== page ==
Hisense U8N TV Review: Loaded Package, Shades Required

The U8N also lets you control the volume output of its optical port with the TV remote, making it much simpler to control older audio systems that don’t support HDMI ARC/eARC, like my original KEF LSX speakers. If you decide to settle for the onboard sound, the U8N’s 2.1.2 speaker system offers some decent detail, and a bit of extra bass punch for its woofers.

The TV is well stocked on the gaming front, including VRR (Variable Refresh Rate) and AMD FreeSync Premium Proto for fluid high frame-rate gaming, as well as ALLM (Auto Low Latency Mode) for low input lag. Gaming feels realistic and responsive, with impressive HDR performance. I like the variety of available picture settings, including both Theater and Game modes, which provide rich contrast and vibrant colors for details like Kratos’ ruby red armor in God of War Ragnarok.

Peaky Blinder

The U8N provides an almost intimidating level of picture settings for deep-dive adjustments. The Peak Brightness setting is the most confusing. When applying my usual picture modes during setup, like Theater Night for standard dynamic range (SDR) and HDR Theater mode for HDR10, Peak Brightness was set on High by default, which really pumps up the overall picture. This can result in raised black levels and white-hot highlights in content and menu bars, especially with HDR video, leading my wife to call the U8N “the hurty TV” at first.

There are a few things going on here. First, Peak Brightness is primed for daytime watching in bright rooms with sunlight pouring in, allowing even the darkest scenes to pop. Hisense also includes an adjustable Automatic Light Sensor under the General picture settings, something most reviewers tend to turn off for consistent performance but is all but necessary for Peak Brightness. It does a relatively good job taming the splashy brightness in low lighting, even if I don’t always love how it reacts to each environment.

Still, Hisense’s decision to quietly set Peak Brightness on High (often without the light sensor engaged) in picture modes that are usually more restrained is confounding, even for someone used to digging through picture settings. A colleague suggested that the TV’s default Energy Saving mode—a dimmer setting that includes the light sensor on for Peak Brightness—is the one Hisense expects most viewers to experience since most folks apparently don’t change their picture settings. The light sensor is also helpfully engaged by default in some other modes, like Dolby Vision Dark.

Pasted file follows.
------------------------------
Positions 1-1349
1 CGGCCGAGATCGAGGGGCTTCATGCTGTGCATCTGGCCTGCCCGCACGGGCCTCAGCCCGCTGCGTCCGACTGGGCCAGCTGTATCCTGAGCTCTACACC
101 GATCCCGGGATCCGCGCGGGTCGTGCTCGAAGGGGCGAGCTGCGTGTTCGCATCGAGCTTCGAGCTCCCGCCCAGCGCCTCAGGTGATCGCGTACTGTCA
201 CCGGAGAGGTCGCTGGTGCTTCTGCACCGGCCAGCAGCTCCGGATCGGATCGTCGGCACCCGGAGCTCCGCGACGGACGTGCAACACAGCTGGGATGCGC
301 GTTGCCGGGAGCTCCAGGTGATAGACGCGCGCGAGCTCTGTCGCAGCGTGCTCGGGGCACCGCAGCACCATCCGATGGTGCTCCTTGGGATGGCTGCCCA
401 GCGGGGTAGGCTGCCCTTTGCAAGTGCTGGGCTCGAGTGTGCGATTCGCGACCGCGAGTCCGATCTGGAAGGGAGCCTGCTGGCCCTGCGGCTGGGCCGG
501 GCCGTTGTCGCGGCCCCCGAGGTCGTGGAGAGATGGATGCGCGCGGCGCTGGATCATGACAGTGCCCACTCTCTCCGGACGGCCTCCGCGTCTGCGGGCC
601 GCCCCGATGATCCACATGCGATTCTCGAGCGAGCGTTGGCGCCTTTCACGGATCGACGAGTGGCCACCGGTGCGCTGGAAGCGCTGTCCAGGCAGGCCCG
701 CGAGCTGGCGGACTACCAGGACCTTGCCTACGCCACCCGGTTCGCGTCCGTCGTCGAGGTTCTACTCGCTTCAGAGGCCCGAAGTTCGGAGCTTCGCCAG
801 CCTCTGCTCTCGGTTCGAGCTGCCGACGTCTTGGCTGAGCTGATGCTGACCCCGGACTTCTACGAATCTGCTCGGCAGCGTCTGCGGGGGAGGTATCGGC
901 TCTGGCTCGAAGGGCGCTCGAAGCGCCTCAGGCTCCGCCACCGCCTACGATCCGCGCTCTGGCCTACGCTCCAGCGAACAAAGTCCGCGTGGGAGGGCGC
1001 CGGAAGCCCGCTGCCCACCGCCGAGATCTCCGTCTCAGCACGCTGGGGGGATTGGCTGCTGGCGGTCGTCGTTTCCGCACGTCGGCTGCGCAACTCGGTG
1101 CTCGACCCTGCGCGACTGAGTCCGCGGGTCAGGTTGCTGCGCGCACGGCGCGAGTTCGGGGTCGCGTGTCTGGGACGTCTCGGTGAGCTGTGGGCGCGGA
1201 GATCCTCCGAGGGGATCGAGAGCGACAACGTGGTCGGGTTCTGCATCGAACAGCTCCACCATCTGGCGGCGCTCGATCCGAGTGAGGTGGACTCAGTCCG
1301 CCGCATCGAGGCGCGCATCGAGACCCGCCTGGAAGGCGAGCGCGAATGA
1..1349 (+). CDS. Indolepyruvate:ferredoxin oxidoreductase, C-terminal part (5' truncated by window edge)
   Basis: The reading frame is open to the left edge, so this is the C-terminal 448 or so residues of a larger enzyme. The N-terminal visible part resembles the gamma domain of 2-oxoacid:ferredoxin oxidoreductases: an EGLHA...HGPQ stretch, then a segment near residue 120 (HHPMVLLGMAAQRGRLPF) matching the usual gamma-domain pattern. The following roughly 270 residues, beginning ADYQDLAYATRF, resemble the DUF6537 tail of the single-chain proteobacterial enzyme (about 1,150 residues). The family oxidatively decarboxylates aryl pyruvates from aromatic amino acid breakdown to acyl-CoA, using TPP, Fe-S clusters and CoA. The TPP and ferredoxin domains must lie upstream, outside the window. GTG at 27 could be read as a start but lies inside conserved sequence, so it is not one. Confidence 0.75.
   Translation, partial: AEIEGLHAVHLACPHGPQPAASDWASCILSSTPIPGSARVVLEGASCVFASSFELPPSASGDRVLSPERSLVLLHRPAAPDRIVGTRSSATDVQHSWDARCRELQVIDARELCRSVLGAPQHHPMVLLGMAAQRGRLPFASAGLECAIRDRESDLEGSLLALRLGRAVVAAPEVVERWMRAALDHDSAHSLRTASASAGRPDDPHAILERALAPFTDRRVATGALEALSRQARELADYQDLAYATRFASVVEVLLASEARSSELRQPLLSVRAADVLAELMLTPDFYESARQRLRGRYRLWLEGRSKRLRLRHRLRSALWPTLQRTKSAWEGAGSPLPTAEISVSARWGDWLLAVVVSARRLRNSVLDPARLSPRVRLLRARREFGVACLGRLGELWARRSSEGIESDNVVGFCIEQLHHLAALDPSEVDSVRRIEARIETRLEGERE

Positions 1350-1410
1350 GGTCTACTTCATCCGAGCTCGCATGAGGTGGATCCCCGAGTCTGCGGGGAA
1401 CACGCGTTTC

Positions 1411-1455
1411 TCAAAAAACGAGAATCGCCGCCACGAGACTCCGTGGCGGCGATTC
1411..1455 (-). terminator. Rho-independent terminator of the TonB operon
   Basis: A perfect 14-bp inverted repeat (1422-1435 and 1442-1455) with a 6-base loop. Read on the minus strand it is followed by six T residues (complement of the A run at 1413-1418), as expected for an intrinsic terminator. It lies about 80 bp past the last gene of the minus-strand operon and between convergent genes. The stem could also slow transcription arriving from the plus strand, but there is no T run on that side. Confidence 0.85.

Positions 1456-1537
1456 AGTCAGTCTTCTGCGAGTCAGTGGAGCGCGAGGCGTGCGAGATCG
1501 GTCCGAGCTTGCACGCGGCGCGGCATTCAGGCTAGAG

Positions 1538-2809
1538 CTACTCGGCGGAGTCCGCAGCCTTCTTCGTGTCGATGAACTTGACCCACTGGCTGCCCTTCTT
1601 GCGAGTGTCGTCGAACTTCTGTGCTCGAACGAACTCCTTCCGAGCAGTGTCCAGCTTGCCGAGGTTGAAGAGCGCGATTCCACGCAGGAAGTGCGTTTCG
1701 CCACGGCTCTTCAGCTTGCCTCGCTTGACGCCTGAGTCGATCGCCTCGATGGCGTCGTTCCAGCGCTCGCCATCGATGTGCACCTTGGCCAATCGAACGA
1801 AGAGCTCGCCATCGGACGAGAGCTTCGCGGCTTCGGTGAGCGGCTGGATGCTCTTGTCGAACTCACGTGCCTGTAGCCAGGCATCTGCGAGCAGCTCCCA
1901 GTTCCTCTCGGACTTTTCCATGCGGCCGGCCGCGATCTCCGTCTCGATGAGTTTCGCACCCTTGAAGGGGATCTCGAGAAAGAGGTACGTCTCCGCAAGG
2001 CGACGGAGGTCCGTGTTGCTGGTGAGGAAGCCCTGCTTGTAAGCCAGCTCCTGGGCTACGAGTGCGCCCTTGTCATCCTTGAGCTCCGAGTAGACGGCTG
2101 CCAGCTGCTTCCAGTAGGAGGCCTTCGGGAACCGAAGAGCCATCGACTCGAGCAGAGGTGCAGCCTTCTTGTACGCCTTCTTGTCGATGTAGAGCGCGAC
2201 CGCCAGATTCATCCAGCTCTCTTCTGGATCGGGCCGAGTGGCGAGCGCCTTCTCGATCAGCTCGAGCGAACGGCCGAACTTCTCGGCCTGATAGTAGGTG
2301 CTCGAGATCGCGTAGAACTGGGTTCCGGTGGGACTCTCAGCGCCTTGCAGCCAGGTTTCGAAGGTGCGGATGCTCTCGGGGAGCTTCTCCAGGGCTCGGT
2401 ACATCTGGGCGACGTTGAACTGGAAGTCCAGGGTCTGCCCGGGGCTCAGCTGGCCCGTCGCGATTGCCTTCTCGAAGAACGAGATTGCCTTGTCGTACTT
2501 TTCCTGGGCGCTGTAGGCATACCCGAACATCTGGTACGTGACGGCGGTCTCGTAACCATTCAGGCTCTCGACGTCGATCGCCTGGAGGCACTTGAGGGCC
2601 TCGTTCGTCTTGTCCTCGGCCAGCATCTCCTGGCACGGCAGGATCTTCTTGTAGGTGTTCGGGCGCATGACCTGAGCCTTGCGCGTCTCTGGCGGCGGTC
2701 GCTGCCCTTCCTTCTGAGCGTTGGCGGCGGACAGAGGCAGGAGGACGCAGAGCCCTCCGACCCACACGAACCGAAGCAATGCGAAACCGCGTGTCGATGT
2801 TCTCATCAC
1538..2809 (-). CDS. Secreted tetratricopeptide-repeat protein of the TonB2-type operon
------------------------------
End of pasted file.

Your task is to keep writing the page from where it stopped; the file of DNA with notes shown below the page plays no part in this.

If you decide to use Peak Brightness, which is necessary to reach the TV’s highest brightness levels, I suggest starting on Low and turning the light sensor for night viewing. This worked well for illuminating challenging SDR content like Harry Potter and the Deadly Hallows during daylight hours, where the darkest scenes seemed to have even less pop than the U8K without the peak brightness setting on.

My brightest HDR testing content often looked overcooked and oversaturated in this mode. That’s not surprising, considering the TV can reach over 3,000 nits, or triple the brightness at which most videos are currently mastered (though this baseline will change with the latest mastering tools). I usually left the setting off for HDR, but it can be useful in brighter rooms, especially for the always murky Dolby Vision Dark mode. I couldn’t help but marvel at how vibrant and flashy some scenes looked with the setting on, such as the monster scene in Moana, where the giant crab Tamatoa’s golden shell burst to life in disco psychedelia.

Slackjaw Spectacle

However you utilize the U8N’s picture settings, it’s capable of the signature beautiful picture we’ve come to expect from the series, with deep black levels, fabulous backlight control, very little “haloing” around bright objects, and intense colors that sparkle like jewels in sunlight.

This is showy performance, especially for high-quality 4K HDR productions like Netflix’s Our Planet. Episode 4’s coral scene looks incredible, with dashing neon yellows, sapphire blues, and lifelike sunlight sparkling across it all. Occasionally the TV tends to oversaturate reds, especially when using the Warm1 color temperature, but even so it’s stunningly beautiful. It’s the kind of picture that makes you just want to sit there, slackjawed and dumbfounded, as the pretty colors and bright sparklies dance before your eyes.

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